Florida Governor Rick Scott. Photo: Drew Angerer/Getty Images

A federal judge on Thursday ruled that the process by which Florida grants or denies former felons the right to vote after completing their sentence violates the U.S. Constitution.

Why it matters: Florida is one of four states to constitutionally prohibit ex-felons from voting, giving only the governor the power to restore their voting rights. The policy affects an estimated 1.5 million convicted felons in a state that bans more people from voting than any other.

What this means: U.S. District Court Judge Mark E. Walker did not immediately restore voting rights to ex-felons. Walker ordered further briefing from both parties on the appropriate remedy. His ruling came without a trial.

  • In his 43-page ruling, Walker took aim at the restoration process he said unfairly relies on the personal support of Gov. Rick Scott. Former felons have to apply for their voting rights to considered. This comes with a waiting period of 5 to 8 years.

The backdrop: This comes more than a week after the state approved a referendum allowing Florida voters to decide in November whether to restore voting rights to some convicted felons. If passed with at least 60% approval, it has the potential to shift the makeup of the country’s largest swing state.

Go deeper: Read the court ruling here; The decades-long fight for Florida's ex-felons to regain voting rights

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The top Republicans who aren't voting for Trump in 2020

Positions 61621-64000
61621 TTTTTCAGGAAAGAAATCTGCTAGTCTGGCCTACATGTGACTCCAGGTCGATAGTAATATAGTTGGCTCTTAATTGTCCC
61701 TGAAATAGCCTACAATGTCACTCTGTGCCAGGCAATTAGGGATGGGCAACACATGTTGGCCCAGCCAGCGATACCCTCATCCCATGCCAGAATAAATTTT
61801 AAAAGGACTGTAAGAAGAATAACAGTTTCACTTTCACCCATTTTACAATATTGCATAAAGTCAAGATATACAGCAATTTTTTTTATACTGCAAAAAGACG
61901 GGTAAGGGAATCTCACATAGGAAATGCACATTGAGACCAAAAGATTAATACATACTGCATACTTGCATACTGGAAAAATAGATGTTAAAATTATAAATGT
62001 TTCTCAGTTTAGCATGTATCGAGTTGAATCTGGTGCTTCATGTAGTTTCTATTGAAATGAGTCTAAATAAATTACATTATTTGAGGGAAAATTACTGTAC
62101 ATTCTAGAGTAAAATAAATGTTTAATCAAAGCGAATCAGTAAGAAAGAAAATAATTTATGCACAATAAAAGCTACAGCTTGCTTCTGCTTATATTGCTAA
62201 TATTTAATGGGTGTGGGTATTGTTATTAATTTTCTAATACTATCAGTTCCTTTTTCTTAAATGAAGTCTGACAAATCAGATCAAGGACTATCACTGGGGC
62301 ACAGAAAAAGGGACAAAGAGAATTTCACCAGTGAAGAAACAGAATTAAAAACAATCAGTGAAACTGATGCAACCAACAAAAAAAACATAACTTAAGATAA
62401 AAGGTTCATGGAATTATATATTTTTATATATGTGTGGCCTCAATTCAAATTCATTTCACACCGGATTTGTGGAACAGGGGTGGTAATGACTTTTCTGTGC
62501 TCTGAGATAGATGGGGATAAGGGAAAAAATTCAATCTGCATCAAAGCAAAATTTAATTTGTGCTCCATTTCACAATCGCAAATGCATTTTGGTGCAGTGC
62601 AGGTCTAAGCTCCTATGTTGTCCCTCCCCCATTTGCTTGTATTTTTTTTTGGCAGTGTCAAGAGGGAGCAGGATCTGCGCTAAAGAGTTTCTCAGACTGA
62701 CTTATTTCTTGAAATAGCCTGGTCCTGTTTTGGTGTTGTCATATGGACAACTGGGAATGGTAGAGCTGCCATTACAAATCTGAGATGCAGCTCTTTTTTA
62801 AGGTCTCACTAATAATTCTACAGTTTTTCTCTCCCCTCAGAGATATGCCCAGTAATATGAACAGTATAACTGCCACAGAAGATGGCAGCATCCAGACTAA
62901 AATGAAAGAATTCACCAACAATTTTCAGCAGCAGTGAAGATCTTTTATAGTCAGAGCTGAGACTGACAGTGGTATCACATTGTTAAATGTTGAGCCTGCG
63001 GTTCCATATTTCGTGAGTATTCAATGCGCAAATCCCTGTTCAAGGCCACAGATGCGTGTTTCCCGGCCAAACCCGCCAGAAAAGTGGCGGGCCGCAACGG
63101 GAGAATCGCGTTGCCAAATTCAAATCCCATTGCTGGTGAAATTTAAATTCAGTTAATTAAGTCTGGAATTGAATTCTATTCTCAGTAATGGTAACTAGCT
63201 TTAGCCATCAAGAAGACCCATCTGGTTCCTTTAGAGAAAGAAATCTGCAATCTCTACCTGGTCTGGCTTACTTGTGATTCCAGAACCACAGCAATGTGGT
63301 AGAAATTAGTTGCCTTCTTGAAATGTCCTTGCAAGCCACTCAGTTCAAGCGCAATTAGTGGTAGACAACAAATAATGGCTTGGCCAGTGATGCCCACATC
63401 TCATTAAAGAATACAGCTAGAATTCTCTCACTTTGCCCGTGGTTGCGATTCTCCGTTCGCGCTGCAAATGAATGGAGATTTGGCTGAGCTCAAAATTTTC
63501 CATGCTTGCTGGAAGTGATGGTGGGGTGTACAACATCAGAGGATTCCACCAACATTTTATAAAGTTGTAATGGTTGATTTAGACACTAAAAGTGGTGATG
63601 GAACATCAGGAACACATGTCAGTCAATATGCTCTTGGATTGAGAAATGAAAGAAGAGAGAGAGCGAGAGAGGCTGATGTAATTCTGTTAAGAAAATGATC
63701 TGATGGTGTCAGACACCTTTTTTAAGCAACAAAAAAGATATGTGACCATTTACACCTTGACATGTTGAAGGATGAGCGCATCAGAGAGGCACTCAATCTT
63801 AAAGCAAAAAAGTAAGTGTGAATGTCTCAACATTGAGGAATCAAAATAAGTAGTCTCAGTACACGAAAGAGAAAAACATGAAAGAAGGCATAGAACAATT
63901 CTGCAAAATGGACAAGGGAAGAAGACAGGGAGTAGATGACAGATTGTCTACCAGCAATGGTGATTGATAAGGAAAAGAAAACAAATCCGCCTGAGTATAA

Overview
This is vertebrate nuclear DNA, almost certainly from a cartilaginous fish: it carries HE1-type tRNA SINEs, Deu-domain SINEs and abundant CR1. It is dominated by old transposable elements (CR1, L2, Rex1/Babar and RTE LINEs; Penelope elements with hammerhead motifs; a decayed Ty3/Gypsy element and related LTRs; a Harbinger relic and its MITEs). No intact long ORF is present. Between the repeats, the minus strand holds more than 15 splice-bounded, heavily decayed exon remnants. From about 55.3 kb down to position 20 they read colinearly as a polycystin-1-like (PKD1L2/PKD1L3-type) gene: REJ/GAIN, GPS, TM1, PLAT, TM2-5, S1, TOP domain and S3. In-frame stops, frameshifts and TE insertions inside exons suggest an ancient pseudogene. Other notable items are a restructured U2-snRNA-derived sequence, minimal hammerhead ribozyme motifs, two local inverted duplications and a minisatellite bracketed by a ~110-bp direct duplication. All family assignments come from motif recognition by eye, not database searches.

Photo: Brendan Smialowski/AFP via Getty Images

Former Montana Governor Marc Racicot said on Tuesday he would vote for Joe Biden over Trump, citing the Democratic nominee's character.

Why it matters: Racicot, who once served as the chair of the Republican National Committee, joins other prominent Republicans who have publicly said they will either not vote for Trump's re-election this November or will back Biden.

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Commission on Presidential Debates wants "additional structure" for remaining debates

Photos by JIM WATSON and SAUL LOEB / AFP) (Photo by JIM WATSON,SAUL LOEB/AFP via Getty Images

The Commission on Presidential Debates announced Wednesday that it plans to implement changes to rules for the remaining debates, after Tuesday night's head-to-head between Joe Biden and Donald Trump was practically incoherent for most of the night.

What they are saying: "Last night's debate made clear that additional structure should be added to the format of the remaining debates to ensure a more orderly discussion of the issues," the CPD said in a statement.